You’d stand in a circle and write your name in the dark with a sparkler. It was easy when you had a name like Scott, or David, but I often wonder what it must be like for posh children. I’m not sure you could manage to get “Tarquin – Charles – Mortimer – the third” out of the one sparkler. They were probably handed them, relay style, by the nanny.
It’s such an odd tradition when you think about it. Celebrating a famous failed act of terrorism. The gunpowder plot and Guy Fawkes and his gang trying to blow up the Houses of Parliament. It’s never happened since. In December 2001 Richard Reid, known as the shoe bomber, famously failed in his attempt to bring down a transatlantic airliner by lighting the fuse on the back of his shoes. Because his feet were sweaty and his shoes were wet, the plot failed, yet we don’t mark the 21st December by setting fire to our trainers, do we?
Although he’s the main reason I now have to go through security in my socks. Nice one dick head. I’ve waved my belongings through in a plastic tray and some scally is now walking off with them and I can’t even run after him! Even if I did have my trainers, because I’ve taken my belt off, my trousers are now gathering around my ankles, I just look like a flustered penguin.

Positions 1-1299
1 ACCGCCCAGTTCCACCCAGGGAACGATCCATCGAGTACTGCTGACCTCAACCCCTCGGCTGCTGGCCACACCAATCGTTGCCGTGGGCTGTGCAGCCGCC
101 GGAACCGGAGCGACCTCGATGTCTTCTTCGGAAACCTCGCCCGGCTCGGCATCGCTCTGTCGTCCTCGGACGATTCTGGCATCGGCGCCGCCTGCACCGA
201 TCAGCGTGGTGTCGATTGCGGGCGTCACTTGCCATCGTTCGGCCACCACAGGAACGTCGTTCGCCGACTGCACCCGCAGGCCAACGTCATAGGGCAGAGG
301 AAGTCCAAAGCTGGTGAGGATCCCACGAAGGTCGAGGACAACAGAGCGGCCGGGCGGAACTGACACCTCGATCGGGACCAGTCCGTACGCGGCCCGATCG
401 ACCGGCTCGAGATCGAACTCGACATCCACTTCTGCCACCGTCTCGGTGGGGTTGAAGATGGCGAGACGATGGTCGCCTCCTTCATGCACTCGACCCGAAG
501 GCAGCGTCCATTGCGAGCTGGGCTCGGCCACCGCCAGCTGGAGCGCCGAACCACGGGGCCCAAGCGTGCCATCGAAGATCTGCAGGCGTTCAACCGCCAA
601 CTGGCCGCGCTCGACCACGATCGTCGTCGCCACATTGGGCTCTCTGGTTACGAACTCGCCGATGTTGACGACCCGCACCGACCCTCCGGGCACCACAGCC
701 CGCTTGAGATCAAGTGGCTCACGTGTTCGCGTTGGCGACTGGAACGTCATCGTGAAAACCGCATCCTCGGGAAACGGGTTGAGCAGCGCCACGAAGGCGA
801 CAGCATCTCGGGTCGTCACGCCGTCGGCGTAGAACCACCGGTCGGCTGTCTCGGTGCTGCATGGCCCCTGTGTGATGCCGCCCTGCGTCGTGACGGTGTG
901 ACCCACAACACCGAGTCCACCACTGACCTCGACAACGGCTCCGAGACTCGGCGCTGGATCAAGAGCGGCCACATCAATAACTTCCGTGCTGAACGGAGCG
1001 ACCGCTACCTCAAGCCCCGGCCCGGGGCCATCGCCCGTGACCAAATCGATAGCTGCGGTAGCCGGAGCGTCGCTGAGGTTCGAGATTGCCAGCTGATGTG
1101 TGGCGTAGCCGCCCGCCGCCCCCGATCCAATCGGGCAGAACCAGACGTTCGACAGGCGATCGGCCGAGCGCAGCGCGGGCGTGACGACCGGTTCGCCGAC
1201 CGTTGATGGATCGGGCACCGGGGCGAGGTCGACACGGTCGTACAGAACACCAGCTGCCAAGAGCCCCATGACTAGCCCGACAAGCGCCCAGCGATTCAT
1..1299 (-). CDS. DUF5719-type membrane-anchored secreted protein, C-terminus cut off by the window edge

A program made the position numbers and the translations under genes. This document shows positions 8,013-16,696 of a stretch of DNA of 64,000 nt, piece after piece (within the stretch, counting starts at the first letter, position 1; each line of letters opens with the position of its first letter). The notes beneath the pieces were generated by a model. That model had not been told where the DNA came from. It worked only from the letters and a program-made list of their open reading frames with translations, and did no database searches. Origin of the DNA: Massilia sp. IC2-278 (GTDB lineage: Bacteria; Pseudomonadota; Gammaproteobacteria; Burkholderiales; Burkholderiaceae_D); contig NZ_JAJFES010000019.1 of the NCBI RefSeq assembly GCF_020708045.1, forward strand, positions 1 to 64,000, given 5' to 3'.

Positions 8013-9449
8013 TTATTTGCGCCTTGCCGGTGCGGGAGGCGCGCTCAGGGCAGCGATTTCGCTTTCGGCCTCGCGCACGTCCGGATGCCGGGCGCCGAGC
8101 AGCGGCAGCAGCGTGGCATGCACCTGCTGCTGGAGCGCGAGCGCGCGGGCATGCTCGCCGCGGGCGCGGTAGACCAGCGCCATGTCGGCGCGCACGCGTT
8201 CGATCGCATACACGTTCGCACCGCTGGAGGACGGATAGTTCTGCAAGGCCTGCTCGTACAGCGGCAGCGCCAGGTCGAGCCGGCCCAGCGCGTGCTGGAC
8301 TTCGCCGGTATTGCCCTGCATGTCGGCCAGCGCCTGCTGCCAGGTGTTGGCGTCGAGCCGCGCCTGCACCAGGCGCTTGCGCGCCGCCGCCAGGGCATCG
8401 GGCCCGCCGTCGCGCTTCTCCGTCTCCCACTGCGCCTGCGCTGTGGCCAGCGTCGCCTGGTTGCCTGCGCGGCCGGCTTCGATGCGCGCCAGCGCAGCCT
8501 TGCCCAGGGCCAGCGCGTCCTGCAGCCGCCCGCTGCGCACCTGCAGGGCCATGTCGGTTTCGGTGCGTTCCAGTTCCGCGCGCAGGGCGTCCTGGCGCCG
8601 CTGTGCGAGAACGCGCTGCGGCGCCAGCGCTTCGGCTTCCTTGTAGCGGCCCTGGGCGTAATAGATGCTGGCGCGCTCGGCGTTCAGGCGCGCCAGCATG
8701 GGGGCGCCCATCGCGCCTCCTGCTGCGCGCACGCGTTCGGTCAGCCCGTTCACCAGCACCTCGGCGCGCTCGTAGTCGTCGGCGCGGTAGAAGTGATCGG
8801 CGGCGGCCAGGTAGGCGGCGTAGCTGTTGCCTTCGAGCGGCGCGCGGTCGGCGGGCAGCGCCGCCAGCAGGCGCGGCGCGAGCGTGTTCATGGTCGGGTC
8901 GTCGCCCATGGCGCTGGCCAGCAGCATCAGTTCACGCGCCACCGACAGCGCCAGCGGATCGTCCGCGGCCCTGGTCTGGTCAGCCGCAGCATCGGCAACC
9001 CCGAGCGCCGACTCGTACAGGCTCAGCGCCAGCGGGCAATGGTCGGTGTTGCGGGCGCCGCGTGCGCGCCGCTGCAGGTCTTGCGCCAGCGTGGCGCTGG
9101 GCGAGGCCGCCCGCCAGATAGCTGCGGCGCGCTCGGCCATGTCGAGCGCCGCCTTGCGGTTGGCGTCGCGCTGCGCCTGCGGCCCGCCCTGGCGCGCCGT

We don’t need an act of terrorism to bring down the government now anyway, do we? They do it themselves. All you need to mention is HS2 and crumbling concrete and they shit themselves.
My Dad certainly talked a good game. But when it came to doing displays at home, he approached it with an over confidence that used to make us nervous. A bit like Maverick in Top Gun. He got the job done but he was a risk taker. We only did fireworks at home one year. I remember it well. My Dad got us all to stand on the patio whilst he unveiled his “display”
After a few glasses of red it was a bit of an anticlimax. In fact he spent the first ten minutes in the corner near the pagoda lighting the tops of his flowers. “This is a Roman Candle!” “Nope that’s a daffodil Dad!”